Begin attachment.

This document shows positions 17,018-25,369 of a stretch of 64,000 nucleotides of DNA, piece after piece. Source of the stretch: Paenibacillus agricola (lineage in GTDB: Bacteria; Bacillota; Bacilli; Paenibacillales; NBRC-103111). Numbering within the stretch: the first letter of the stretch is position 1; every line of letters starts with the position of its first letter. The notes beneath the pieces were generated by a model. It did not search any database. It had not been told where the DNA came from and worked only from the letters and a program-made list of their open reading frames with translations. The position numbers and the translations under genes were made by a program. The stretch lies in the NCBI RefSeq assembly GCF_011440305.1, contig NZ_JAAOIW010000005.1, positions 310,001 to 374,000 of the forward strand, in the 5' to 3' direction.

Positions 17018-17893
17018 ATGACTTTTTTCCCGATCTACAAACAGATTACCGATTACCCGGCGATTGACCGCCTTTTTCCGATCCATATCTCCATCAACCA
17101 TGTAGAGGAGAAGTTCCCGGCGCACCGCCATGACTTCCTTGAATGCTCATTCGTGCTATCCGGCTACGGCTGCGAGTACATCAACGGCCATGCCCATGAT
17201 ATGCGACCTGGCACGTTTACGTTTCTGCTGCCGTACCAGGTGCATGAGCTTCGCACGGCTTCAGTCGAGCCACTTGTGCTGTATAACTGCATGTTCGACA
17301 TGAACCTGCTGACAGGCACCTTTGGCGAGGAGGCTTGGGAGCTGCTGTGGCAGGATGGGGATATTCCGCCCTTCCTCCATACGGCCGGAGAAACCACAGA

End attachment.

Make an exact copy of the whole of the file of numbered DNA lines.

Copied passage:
This document shows positions 17,018-25,369 of a stretch of 64,000 nucleotides of DNA, piece after piece. Source of the stretch: Paenibacillus agricola (lineage in GTDB: Bacteria; Bacillota; Bacilli; Paenibacillales; NBRC-103111). Numbering within the stretch: the first letter of the stretch is position 1; every line of letters starts with the position of its first letter. The notes beneath the pieces were generated by a model. It did not search any database. It had not been told where the DNA came from and worked only from the letters and a program-made list of their open reading frames with translations. The position numbers and the translations under genes were made by a program. The stretch lies in the NCBI RefSeq assembly GCF_011440305.1, contig NZ_JAAOIW010000005.1, positions 310,001 to 374,000 of the forward strand, in the 5' to 3' direction.

Positions 17018-17893
17018 ATGACTTTTTTCCCGATCTACAAACAGATTACCGATTACCCGGCGATTGACCGCCTTTTTCCGATCCATATCTCCATCAACCA
17101 TGTAGAGGAGAAGTTCCCGGCGCACCGCCATGACTTCCTTGAATGCTCATTCGTGCTATCCGGCTACGGCTGCGAGTACATCAACGGCCATGCCCATGAT
17201 ATGCGACCTGGCACGTTTACGTTTCTGCTGCCGTACCAGGTGCATGAGCTTCGCACGGCTTCAGTCGAGCCACTTGTGCTGTATAACTGCATGTTCGACA
17301 TGAACCTGCTGACAGGCACCTTTGGCGAGGAGGCTTGGGAGCTGCTGTGGCAGGATGGGGATATTCCGCCCTTCCTCCATACGGCCGGAGAAACCACAGA